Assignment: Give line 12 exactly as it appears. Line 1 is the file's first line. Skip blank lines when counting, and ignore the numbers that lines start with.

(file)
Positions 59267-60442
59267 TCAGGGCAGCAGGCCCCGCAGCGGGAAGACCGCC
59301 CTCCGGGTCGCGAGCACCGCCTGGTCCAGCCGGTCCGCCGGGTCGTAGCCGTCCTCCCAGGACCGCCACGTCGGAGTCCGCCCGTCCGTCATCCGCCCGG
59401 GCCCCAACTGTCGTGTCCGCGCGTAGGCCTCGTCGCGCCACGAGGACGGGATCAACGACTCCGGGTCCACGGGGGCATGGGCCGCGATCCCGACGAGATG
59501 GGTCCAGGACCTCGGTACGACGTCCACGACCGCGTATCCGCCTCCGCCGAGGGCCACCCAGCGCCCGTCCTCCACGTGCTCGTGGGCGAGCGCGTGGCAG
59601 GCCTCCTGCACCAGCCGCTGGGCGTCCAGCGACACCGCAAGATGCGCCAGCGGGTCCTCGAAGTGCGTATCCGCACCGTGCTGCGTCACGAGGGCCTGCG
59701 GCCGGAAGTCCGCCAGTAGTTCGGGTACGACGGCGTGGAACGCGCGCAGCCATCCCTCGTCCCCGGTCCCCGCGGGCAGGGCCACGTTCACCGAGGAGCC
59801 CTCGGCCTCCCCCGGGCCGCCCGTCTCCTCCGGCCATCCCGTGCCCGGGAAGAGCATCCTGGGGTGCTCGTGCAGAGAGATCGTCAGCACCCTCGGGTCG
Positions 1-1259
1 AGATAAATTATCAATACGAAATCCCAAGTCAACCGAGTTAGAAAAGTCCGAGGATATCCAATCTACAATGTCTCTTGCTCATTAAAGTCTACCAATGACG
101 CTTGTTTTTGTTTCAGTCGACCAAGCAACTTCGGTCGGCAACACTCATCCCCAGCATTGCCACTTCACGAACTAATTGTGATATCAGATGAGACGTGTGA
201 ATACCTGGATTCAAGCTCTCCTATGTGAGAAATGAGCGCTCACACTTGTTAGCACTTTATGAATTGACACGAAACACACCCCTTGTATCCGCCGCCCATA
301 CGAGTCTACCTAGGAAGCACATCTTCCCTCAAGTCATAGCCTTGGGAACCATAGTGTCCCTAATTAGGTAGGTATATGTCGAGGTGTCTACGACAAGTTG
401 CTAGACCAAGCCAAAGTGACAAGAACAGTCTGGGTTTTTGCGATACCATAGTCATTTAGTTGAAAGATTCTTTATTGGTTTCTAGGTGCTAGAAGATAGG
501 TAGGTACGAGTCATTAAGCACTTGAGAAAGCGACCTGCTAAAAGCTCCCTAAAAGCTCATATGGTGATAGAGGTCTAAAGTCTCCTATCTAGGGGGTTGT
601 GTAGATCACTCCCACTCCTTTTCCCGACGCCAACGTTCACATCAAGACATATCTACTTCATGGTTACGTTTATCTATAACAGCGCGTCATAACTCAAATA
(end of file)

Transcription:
201 ATACCTGGATTCAAGCTCTCCTATGTGAGAAATGAGCGCTCACACTTGTTAGCACTTTATGAATTGACACGAAACACACCCCTTGTATCCGCCGCCCATA